Great Old Ones Arrival – Review

The Great Old Ones awaken

Great Old Ones –Arrival, by Mahjong Knight is an action role playing game, developed by a two man team and steeped heavily in the mythos of H. P. Lovecraft, the story is centred around the coming of the great old one, as the game opens with dialogue from some of Lovecraft’s most well known ancient gods (Shub-Niggurath, Nyarlathotep and other), but neglects the most well known cosmic horror Cthhlhu, one has to assume that he will be the Great Old One they speak of.

In the game you play as the last guardian, in an attempt to stop the arrival of the great old one I assume, and assume I have to because the game is incredibly hard to follow, it is rife with grammatical errors and spelling errors, sometimes even with terms the game created (your special attack is called a Muson attack most of the time but sometimes it’s called a Masun or Musan attack), based on the overwhelming amount of issues English wise, I’m guessing neither of the developers is a native English speaker, so if you are looking for an engaging story you won’t have much luck here, if you don’t care about the story or enjoy laughing at awkwardly phrased translations Great Old Ones has something to offer.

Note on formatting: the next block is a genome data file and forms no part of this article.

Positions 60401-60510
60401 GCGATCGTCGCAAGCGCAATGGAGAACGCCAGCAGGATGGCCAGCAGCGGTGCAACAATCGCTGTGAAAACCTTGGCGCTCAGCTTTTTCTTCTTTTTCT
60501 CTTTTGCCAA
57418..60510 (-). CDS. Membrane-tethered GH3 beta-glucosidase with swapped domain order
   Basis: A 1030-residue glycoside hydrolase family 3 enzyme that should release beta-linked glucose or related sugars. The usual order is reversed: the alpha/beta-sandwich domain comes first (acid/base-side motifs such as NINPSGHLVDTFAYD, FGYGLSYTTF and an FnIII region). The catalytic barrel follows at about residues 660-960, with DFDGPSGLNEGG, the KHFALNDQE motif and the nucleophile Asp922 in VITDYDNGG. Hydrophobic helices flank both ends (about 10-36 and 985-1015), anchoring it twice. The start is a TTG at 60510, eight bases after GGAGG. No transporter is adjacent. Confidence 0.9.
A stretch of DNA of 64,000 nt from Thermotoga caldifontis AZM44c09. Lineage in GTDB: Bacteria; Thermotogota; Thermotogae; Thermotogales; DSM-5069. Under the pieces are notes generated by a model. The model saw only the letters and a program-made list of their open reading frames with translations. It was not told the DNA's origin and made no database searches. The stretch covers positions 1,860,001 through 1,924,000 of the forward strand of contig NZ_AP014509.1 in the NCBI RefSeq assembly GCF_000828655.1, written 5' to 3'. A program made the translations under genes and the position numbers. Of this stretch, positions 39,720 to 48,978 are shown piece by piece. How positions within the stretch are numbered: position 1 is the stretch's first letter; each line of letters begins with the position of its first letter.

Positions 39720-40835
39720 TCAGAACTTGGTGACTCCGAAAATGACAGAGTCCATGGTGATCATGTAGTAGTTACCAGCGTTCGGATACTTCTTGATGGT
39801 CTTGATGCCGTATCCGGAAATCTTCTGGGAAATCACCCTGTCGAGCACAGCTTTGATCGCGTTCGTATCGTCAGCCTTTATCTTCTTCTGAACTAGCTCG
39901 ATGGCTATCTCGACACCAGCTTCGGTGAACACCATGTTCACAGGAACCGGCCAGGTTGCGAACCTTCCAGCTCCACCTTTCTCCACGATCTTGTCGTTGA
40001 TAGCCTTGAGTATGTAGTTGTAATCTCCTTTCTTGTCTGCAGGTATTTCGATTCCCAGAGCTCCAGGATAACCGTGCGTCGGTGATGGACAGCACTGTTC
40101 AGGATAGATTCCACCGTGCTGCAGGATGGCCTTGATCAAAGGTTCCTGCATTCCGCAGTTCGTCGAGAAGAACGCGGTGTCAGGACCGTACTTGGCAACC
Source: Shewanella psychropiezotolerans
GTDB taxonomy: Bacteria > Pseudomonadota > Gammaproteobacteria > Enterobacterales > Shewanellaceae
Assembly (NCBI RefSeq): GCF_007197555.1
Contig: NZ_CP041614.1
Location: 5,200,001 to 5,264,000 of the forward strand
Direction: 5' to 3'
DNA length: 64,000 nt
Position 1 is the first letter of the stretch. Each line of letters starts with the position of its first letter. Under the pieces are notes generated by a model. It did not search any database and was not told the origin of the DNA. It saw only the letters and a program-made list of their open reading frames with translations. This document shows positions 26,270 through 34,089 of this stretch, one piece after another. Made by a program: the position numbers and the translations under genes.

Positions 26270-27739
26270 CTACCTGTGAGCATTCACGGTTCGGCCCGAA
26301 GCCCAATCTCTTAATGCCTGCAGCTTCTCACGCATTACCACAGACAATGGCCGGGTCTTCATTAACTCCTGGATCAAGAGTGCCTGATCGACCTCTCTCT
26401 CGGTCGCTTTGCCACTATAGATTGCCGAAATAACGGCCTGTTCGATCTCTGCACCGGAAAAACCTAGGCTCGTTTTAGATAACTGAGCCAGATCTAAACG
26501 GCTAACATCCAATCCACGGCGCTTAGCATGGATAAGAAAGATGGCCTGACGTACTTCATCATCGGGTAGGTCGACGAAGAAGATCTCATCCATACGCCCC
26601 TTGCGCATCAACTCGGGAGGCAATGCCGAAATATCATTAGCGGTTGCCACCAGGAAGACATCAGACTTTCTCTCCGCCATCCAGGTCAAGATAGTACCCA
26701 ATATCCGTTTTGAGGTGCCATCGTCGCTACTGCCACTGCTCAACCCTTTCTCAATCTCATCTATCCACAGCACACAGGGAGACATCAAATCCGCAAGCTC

The dragon is nice

Gameplay wise, the game is an isometric fixed camera action RPG, your character has a weapon (the first being a sword) which you can use to attack, chaining hits together for a standard short repeatable combo, and you have the aforementioned Muson attack, which is a powerful move unique to the current weapon, on the original sword your Muson attack is a circular slash, whereas the second weapon (also a sword but fire based instead of wind), does and AoE fire blast around you and lights your weapons on fire for a short while increasing the damage, just these two moves are wildly different in effectiveness, the first one is a slightly more powerful singular attack with a bad range, while the second is an effective burst attack followed by a short power up, so balancing is a bit of an issue, additionally when the attack is performed the screen freezes for a moment (as a cinematic build up) before the attack is launched, but your hero has no invulnerability during the interim time, meaning that if you launch it at the wrong time you get a bonus few seconds to stare at your mistake before you get interrupted, take damage and lose the energy the skill cost.

Apart from the offensive techniques, you also have the defensive roll, to avoid damage, which becomes absolutely essential as soon as you meet the first boss, you go from destroying simple skeletons without much care to being destroyed by the boss (a bigger skeleton), the battle is quite lengthy as you don’t do much damage and you need to wait for openings or risk taking a ton of damage from his attacks, the boss also has summonable minions and when he loses enough health he powers up and gains some more powerful moves for you to avoid, this is a trend that you’ll need to get used to as it will be repeated a lot, exploring a pretty basic level, dispatching fodder and then going up against a powerful boss who takes about the same amount of time to take down as the rest of the level itself.

Through the fire and the flames